MDA awarded $352,188 to Zolt Arany, assistant professor in medicine at Beth Israel Deaconess Medical Center, part of Harvard Medical School in Boston, for research into the role of skeletal muscle metabolism in Duchenne muscular dystrophy (DMD).
"It has become increasingly clear that skeletal muscle metabolism plays a critical role both in the onset of, and resistance to, neuromuscular diseases like DMD," Arany said. "Blood vessels are a critical component of metabolism, because they bring oxygen and nutrients to metabolically active tissues."
Arany's team recently uncovered a metabolic pathway that strongly induces the formation of new blood vessels in muscle. Previous work by others already has established that the pathway protects against muscle damage in a model of DMD, but it's not understood how it accomplishes this.
The new work is designed to test the hypothesis, in the mdx mouse model of DMD, that the metabolic pathway protects against muscle degeneration and atrophy by boosting the density and activity of blood vessels.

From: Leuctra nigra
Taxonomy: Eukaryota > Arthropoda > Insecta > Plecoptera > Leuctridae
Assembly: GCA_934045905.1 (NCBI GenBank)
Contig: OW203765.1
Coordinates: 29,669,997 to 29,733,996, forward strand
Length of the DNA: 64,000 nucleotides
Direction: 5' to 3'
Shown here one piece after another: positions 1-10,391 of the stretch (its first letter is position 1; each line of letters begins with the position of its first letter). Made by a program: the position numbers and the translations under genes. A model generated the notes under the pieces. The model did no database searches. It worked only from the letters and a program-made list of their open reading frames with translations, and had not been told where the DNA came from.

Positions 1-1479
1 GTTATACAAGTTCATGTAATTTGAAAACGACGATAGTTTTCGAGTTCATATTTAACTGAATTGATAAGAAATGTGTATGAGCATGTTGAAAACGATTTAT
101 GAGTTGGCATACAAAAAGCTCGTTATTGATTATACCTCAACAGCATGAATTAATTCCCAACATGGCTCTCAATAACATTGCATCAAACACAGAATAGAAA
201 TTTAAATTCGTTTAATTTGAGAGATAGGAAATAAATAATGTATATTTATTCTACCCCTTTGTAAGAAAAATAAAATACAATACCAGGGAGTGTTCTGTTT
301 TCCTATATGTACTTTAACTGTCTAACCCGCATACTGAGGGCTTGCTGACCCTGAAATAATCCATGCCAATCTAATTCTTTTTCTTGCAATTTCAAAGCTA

"Without support from the MDA, we would not be able to initiate these important studies," Arany said. "MDA has had an important impact on research in muscle dystrophy, and its role now, in times of federal budgetary constraints, is more critical and influential than ever."
A greater understanding of precisely how this particular metabolic pathway protects skeletal muscle may lead to novel therapeutic approaches for DMD and other devastating muscle diseases.
Funding for this MDA grant began August 1, 2010.
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